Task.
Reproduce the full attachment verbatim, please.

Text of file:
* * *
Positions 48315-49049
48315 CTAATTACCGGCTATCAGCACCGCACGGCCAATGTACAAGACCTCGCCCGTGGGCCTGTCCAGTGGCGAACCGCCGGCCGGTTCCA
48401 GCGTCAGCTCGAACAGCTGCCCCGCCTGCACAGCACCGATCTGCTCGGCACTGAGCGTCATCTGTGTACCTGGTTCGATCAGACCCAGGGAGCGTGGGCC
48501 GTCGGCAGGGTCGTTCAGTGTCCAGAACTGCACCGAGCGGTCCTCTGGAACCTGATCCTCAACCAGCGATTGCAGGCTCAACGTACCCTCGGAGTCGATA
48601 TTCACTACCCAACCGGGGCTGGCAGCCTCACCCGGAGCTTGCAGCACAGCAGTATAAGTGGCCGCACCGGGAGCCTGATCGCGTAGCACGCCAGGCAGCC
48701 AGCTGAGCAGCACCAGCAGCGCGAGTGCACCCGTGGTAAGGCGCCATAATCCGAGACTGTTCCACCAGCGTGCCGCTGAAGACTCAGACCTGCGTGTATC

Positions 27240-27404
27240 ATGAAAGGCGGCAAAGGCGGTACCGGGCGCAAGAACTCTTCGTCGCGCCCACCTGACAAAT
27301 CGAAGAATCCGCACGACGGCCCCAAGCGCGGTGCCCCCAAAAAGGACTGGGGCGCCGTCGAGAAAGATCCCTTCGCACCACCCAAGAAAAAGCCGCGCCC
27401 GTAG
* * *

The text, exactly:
Positions 48315-49049
48315 CTAATTACCGGCTATCAGCACCGCACGGCCAATGTACAAGACCTCGCCCGTGGGCCTGTCCAGTGGCGAACCGCCGGCCGGTTCCA
48401 GCGTCAGCTCGAACAGCTGCCCCGCCTGCACAGCACCGATCTGCTCGGCACTGAGCGTCATCTGTGTACCTGGTTCGATCAGACCCAGGGAGCGTGGGCC
48501 GTCGGCAGGGTCGTTCAGTGTCCAGAACTGCACCGAGCGGTCCTCTGGAACCTGATCCTCAACCAGCGATTGCAGGCTCAACGTACCCTCGGAGTCGATA
48601 TTCACTACCCAACCGGGGCTGGCAGCCTCACCCGGAGCTTGCAGCACAGCAGTATAAGTGGCCGCACCGGGAGCCTGATCGCGTAGCACGCCAGGCAGCC
48701 AGCTGAGCAGCACCAGCAGCGCGAGTGCACCCGTGGTAAGGCGCCATAATCCGAGACTGTTCCACCAGCGTGCCGCTGAAGACTCAGACCTGCGTGTATC

Positions 27240-27404
27240 ATGAAAGGCGGCAAAGGCGGTACCGGGCGCAAGAACTCTTCGTCGCGCCCACCTGACAAAT
27301 CGAAGAATCCGCACGACGGCCCCAAGCGCGGTGCCCCCAAAAAGGACTGGGGCGCCGTCGAGAAAGATCCCTTCGCACCACCCAAGAAAAAGCCGCGCCC
27401 GTAG